The silver/gold ratio is near an all-time low, and it could revert to historical means if the price of silver rose sharply. But it could also revert to historical means if the price of gold dropped.
By the way, did you know the copper/gold ratio is near an all-time low, too? http://pricedingold.com/copper/ Both silver and copper could revert to historical norms if both of those rose sharply. Or, both would revert to historical norms if gold fell.
Cotton is another commodity that, relative to gold, is near an all-time low. http://pricedingold.com/cotton/ Reversion to the historical norm could be achieved by silver, copper and cotton all rising dramatically. Or, by gold falling.
Wheat is another commodity that, relative to gold, is near an all-time low. http://pricedingold.com/wheat/ Reversion to the historical norms could be achived if silver, copper, cotton and wheat all rose dramatically. Or, if gold fell.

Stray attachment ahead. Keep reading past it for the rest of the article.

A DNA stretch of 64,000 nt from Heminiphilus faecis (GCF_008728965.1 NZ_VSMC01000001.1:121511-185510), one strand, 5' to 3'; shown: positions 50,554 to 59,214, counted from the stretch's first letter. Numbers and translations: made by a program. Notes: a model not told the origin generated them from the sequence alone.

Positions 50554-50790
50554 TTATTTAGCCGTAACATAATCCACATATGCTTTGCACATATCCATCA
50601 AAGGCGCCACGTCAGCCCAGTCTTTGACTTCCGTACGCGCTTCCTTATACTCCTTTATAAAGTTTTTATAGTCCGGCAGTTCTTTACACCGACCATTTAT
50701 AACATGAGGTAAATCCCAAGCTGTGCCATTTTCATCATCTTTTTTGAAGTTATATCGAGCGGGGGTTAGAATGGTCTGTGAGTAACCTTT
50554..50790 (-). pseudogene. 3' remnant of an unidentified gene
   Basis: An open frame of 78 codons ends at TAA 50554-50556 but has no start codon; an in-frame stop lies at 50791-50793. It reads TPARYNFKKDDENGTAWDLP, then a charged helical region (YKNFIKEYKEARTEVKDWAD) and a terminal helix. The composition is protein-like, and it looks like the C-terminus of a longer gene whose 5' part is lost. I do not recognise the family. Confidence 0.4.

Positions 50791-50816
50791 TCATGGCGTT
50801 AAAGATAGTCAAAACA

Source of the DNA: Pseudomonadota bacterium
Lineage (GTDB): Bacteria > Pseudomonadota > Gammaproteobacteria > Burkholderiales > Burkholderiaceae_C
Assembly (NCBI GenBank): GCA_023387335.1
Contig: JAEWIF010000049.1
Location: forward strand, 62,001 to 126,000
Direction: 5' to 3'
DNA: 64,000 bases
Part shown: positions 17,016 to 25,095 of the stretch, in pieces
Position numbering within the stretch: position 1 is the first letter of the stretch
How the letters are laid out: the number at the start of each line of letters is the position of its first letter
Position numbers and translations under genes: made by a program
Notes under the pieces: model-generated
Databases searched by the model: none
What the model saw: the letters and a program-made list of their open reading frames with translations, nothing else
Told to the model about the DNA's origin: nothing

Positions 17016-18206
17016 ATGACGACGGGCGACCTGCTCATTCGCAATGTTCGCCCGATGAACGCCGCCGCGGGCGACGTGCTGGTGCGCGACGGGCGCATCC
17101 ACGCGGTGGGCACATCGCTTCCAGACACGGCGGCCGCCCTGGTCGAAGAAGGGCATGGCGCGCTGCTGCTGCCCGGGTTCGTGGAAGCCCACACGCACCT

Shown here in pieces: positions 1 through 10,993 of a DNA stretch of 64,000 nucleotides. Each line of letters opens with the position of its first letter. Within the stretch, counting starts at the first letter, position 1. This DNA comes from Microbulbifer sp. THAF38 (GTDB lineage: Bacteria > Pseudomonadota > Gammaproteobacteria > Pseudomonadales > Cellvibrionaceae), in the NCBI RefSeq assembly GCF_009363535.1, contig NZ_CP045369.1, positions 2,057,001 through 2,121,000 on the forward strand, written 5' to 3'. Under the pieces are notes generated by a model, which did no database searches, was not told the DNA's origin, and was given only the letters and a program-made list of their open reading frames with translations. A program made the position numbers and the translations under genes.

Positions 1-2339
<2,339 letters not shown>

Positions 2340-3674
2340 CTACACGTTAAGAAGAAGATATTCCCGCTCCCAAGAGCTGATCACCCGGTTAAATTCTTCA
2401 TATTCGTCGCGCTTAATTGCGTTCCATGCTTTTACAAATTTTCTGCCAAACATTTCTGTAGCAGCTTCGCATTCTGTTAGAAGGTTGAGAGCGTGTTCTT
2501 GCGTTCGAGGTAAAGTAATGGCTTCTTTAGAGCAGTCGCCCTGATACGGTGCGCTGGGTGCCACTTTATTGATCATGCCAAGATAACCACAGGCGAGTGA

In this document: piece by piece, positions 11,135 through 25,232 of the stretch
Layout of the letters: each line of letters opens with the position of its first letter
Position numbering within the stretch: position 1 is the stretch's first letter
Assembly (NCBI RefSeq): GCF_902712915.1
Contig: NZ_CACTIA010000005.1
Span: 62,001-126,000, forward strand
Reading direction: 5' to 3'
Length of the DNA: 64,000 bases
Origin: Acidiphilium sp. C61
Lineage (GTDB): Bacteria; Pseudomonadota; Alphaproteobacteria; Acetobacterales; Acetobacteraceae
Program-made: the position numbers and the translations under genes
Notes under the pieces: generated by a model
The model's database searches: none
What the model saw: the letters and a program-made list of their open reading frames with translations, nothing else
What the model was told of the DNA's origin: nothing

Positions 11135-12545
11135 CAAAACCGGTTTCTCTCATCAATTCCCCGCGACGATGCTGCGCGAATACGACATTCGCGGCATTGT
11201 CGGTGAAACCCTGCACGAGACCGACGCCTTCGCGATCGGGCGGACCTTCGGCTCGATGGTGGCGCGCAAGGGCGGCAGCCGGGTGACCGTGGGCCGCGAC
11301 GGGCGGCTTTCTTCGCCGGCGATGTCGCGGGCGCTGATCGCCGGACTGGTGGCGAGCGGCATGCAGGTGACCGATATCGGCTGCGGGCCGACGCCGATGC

And more commodities could be added to the list that, relative to gold, are at or near historical lows. Reversion to the historical ratios could be achieved if *all* of them rose sharply. But reversion to historical ratios would also be achieved if just one commodity, gold, fell sharply.
Make of it what you will, but in terms of commodity pricing "one of these things is not like the others" in terms of historical ratios of commodity prices.
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